Ça c’était le moment que j’ai commencé à aimer Paris...et le moment que j’ai senti que Paris m’aimait aussi. 

We also finally took a trip on a bateau-mouche. I'm not sure why it took us so long to do this because we both love going on boats, but anyway, I'm so glad we did! It was a very hot day and of course people are the absolute fucking worst, but it was a lot of fun to see Paris from the water. I also found the audio guide kind of hilarious.

The Eiffel Tower, seen from the water. This was on the journey back, shortly before the cruise finished, and people lost their fucking minds when we went past this. I'm not exaggerating - it was utter bedlam. It was honestly more entertaining watching that than looking at the scenery. Of course I was being a massive snob about it like the Eiffel Tower is old news or some shit.

Mostly, though, we just strolled around, explored some new areas, people-watched and dog-spotted and of course, ate bread and cheese and drank champagne. It was lovely.

Me with a glass of Taittinger on the roof of The Peninsula on Avenue Kléber. We drank champagne on a few rooftops in Paris and this was the fanciest.

Before we went to Paris, I had decided not to spend too much time fabric shopping - I have lots of lovely fabric at home - but I did end up buying two pieces from the Marché St Pierre area:


I bought a length of this wax cotton from Moline and Nic bought me this beautiful book about wax from Gibert Jeune on Blvd Barbès.


I bought this polyester shirting from Reine, and I haven't decided what to do with it yet.

We got back on Thursday night and Nic had to go to Leeds early on Friday morning for a conference, leaving me at somewhat of a loose end. As the apartment we stayed in had a washing machine, I had been able to pre-wash my fabric (also, you know, coming home from holiday with a suitcase full of clean clothes is so much better than the alternative) so I was able to get down to some sewing straightaway.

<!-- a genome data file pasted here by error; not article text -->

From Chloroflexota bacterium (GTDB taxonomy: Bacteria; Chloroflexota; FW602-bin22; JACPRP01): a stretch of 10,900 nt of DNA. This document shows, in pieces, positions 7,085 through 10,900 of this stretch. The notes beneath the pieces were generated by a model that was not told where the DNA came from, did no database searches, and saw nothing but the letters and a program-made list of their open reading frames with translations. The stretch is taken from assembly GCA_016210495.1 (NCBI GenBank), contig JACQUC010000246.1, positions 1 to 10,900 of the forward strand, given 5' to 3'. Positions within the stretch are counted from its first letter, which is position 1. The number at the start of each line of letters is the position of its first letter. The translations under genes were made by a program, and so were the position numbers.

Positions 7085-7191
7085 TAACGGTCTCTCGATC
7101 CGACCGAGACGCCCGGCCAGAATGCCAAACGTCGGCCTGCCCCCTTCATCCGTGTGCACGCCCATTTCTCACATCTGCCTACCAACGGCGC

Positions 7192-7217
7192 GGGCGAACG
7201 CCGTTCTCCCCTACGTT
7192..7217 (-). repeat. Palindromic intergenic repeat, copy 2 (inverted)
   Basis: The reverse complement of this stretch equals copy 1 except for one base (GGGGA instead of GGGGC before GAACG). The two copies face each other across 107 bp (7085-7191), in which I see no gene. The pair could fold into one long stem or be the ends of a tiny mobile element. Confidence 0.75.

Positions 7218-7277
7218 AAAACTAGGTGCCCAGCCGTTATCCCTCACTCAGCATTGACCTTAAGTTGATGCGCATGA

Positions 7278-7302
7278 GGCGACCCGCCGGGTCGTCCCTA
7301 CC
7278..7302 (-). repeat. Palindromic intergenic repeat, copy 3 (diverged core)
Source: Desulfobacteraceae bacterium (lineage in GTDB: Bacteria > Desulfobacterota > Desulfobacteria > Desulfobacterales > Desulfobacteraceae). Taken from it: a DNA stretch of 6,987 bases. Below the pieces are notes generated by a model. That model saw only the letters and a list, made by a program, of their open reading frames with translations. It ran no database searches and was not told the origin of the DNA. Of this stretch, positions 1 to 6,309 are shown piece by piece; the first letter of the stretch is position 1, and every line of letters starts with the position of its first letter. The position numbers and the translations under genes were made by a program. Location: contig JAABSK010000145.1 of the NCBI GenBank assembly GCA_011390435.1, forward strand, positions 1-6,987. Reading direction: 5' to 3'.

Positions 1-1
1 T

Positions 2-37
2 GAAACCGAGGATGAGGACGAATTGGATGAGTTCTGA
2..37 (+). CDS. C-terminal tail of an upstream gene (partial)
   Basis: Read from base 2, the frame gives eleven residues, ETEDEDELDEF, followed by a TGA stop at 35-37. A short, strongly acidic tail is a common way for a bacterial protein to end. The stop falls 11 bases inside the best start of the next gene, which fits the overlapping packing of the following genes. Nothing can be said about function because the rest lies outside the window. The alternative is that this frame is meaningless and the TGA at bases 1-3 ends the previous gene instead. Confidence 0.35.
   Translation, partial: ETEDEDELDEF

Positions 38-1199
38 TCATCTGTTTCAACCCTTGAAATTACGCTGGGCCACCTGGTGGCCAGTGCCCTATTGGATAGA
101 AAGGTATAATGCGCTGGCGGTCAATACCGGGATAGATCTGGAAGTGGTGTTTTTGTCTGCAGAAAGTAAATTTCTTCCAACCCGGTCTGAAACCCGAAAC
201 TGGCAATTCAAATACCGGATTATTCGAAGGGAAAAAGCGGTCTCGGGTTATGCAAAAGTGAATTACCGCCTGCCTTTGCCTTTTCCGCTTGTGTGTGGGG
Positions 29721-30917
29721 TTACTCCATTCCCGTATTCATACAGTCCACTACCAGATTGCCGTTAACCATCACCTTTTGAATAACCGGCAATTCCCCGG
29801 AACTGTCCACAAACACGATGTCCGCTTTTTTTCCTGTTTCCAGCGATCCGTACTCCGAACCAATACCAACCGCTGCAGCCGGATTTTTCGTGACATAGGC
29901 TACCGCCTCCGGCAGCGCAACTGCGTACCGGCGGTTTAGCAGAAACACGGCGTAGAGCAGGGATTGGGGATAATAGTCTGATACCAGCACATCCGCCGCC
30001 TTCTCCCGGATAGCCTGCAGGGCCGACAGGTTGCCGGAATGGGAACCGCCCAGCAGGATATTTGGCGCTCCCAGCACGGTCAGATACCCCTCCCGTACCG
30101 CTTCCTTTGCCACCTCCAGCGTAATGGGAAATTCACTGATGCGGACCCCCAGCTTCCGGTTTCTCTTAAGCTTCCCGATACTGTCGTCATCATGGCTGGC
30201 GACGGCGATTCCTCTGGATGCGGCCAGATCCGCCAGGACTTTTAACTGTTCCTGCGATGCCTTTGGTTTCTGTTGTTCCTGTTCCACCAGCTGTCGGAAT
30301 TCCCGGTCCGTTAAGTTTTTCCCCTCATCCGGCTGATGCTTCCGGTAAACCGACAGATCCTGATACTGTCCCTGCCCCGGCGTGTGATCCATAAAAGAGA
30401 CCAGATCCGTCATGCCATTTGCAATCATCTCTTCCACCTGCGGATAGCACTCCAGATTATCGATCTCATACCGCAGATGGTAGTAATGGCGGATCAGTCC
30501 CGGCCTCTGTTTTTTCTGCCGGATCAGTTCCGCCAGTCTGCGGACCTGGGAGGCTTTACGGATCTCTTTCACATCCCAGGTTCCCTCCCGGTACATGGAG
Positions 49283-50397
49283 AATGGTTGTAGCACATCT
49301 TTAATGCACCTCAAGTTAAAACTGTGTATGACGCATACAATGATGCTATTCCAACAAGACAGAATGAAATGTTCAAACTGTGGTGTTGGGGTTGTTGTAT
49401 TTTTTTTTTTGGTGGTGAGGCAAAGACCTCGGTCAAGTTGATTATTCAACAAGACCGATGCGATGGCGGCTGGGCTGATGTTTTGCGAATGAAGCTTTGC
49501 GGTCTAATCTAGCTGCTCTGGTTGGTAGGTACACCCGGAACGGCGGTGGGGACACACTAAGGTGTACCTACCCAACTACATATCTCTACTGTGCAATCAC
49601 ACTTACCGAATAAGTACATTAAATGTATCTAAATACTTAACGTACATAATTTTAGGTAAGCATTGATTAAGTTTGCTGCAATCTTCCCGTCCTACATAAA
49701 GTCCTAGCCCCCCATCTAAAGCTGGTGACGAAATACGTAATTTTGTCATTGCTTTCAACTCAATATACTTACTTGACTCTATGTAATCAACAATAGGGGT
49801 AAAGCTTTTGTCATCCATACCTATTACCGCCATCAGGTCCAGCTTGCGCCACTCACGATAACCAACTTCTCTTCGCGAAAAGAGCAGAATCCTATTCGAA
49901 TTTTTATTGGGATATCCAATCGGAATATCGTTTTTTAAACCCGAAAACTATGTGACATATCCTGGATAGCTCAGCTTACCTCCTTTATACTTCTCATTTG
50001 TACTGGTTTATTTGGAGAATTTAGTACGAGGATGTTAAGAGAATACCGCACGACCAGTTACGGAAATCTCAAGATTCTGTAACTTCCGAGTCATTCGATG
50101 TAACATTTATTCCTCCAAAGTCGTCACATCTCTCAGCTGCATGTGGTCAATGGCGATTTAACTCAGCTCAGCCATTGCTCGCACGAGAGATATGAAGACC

I had bought the wax cotton with a plan: I had been meaning to make another maxi-length By Hand London Anna dress for a few years - specifically one from wax cotton, because I love my Barbès-Rochechouart one so much:


I cut it out and sewed it up over the course of Friday afternoon and Saturday morning. I was accompanied in my endeavour by The Staircase on Netflix. The Staircase is... just fine, by the way. I didn't love it. I guess watching all 13 episodes in less than 24 hours wasn't optimum. I'm glad I had sewing to bring me some resolution, though, because you sure don't get it in The Staircase (although, I mean, CLEARLY that dude killed his wife, yeah? Either that or the owls... but, I mean, come on.) Sewing the dress reminded me of why I had procrastinated over making another one for so long - wrestling that long-ass skirt around the ironing board and sewing machine isn't super fun. Also, even though I had been pretty careful about notching the skirt pieces, I still found some issues in putting them together. 

The finished dress was totally worth it, though:

Tournesol dress - By Hand London Anna dress

I love the finished dress a whole lot, and even though it isn't necessarily an everyday dress, I know it'll get a lot of love over the summer and over the next few years based on how much I have worn the Barbès-Rochechouart dress. Also I feel legitimately fabulous in it, which is very hard to beat.


The fabric is still a little stiff but I know that it will soften up nicely after a few washes. I bought four metres of the fabric (this was on the bolt rather than in pre-cut lengths and I think I paid like, €3pm for it) and I needed to use pretty much all of it, as wax cotton is fairly narrow. I knew I wasn't going to be able to avoid sunflower boob because of the way the print is placed, but I think I did a pretty good job of the bodice placement all the same.